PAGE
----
Calls to #BoycottMulan grow even as the Disney movie enjoys a successful streaming launch

Ethan Alter
·Senior Writer, Yahoo Entertainment
·5 mins read
Mulan (Liu Yifei) disguises herself as male soldier Hua Jun in the live-action <em>Mulan</em>. (Photo: Disney Enterprises Inc.)
Mulan (Liu Yifei) disguises herself as male soldier Hua Jun in the live-action Mulan. (Photo: Disney Enterprises Inc.)

Originally intended to be the latest in Walt Disney’s long line of successful animated-to-live-action blockbusters, Niki Caro’s reimagined version of Mulan is instead a test case for a whole new model of Mouse House distribution. After the coronavirus pandemic repeatedly delayed the movie’s theatrical premiere, Disney decided to bypass multiplexes altogether and released the film on its streaming service, Disney+, as a “Premier Access” title for a $29.99 price tag on top of the usual subscription fee.

Based on initial reports, the studio’s gamble seems to have paid off: According to app download research firm, Sensor Tower, the number of Disney+ downloads increased 68% after Mulan debuted on September 4. For the record, that’s below the 73% spike that happened after the filmed version of Lin-Manuel Miranda’s Hamilton launched on Disney+ (without the Premier Access fee) earlier this summer. But it still confirms that there’s a massive captive audience that’s hungry for high-profile Disney releases, perhaps giving the studio extra incentive to make Marvel’s highly-anticipated Black Widow the next Disney+ Premier Access title.

Even as Disney+ downloads increase, though, a social media-driven #BoycottMulan campaign is also gaining ground online. The most vocal critics of the film are based in Asian territories like Hong Kong, Taiwan and Thailand and are calling attention to a myriad of behind-the-scenes issues surrounding the film, which is based on an ancient Chinese legend and was made with an eye towards the country’s lucrative moviegoing market. Unlike in the U.S., Mulan will play in Chinese theaters — which have largely reopened after the initial wave of the pandemic — starting September 11.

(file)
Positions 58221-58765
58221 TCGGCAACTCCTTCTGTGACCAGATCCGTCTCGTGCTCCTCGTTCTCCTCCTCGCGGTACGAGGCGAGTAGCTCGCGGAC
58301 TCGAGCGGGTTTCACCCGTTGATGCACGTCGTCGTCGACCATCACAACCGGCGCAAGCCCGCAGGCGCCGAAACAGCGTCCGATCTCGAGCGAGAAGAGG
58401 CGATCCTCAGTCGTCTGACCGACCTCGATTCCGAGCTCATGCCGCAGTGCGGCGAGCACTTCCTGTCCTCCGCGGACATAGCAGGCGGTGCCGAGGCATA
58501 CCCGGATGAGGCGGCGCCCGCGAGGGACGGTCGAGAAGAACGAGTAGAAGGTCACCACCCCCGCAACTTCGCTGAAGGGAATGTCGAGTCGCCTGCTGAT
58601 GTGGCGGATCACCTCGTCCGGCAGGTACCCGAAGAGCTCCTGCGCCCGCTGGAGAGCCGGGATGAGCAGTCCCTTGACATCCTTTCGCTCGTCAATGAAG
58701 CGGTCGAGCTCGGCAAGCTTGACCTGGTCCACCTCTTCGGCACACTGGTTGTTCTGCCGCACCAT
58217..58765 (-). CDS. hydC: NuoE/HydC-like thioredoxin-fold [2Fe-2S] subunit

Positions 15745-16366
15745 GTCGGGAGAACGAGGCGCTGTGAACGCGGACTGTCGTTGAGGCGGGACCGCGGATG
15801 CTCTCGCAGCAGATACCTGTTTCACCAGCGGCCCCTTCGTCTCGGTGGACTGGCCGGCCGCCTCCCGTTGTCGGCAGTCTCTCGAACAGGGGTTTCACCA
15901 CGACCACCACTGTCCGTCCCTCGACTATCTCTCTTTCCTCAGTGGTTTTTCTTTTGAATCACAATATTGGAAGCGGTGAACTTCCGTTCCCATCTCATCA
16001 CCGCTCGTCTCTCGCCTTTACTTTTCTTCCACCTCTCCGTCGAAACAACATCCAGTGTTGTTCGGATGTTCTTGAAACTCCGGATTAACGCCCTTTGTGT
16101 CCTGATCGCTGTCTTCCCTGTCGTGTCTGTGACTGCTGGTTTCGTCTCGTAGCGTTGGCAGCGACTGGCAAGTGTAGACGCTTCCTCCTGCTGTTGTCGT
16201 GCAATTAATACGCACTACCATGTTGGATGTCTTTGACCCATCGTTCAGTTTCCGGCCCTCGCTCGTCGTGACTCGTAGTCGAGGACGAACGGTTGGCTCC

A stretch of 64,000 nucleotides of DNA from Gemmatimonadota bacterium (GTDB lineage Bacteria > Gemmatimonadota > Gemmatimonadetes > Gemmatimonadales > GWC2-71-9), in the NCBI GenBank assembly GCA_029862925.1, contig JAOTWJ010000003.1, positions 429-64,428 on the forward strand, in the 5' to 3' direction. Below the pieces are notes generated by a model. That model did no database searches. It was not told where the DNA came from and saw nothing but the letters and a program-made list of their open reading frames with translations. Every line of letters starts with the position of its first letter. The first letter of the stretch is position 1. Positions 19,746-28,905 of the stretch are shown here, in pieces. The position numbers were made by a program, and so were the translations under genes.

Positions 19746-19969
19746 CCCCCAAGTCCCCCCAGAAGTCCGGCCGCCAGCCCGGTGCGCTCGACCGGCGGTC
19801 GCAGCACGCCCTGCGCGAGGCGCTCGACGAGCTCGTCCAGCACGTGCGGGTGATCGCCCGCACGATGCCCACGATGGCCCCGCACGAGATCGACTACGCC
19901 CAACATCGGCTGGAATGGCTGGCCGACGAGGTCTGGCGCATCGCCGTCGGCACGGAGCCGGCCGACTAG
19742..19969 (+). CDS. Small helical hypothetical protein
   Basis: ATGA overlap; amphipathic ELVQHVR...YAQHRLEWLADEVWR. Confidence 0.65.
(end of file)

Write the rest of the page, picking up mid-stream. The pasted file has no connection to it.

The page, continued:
The first embers of the current controversy were stoked well before the film’s Disney+ debut. In August 2019, Mulan’s star, Liu Yifei, generated online outrage when she spoke up in support for the Hong Kong police force as they clashed with local pro-democracy protestors. Hong Kong-based activist Joshua Wong took to Twitter over the weekend to remind people of the Chinese American actress’s previous comments at a time when the territory’s relationship with China is growing increasingly strained.

The #BoycottMulan campaign gained additional momentum when critics noted that portions of the film were shot in China’s Xinjiang province, where human rights abuses against the country’s Uyghur Muslim population are alleged to be taking place. Eight government organizations in that region received a mention in the “Special Thanks” section of Mulan’s closing credits, among them the public security bureau in Turpan, which has reportedly been linked to internment camps in the autonomous region where almost one million Uyghurs are currently detained. China insists that the camps exist purely to address security and economic concerns, but activists are quick to point to reports of serious abuses committed by authorities against the minority population.

Disney has yet to respond to the most recent accusations by the #BoycottMulan campaign. The continued online backlash also hasn’t appeared to seriously impact the film’s target audience in the U.S. In a press release provided to Yahoo Entertainment, the streaming company, Reelgood, noted that Mulan was the long weekend’s most-streamed release among its 2 million subscribers.

(Image: Reelgood)
(Image: Reelgood)

Mulan is currently streaming on Disney+.

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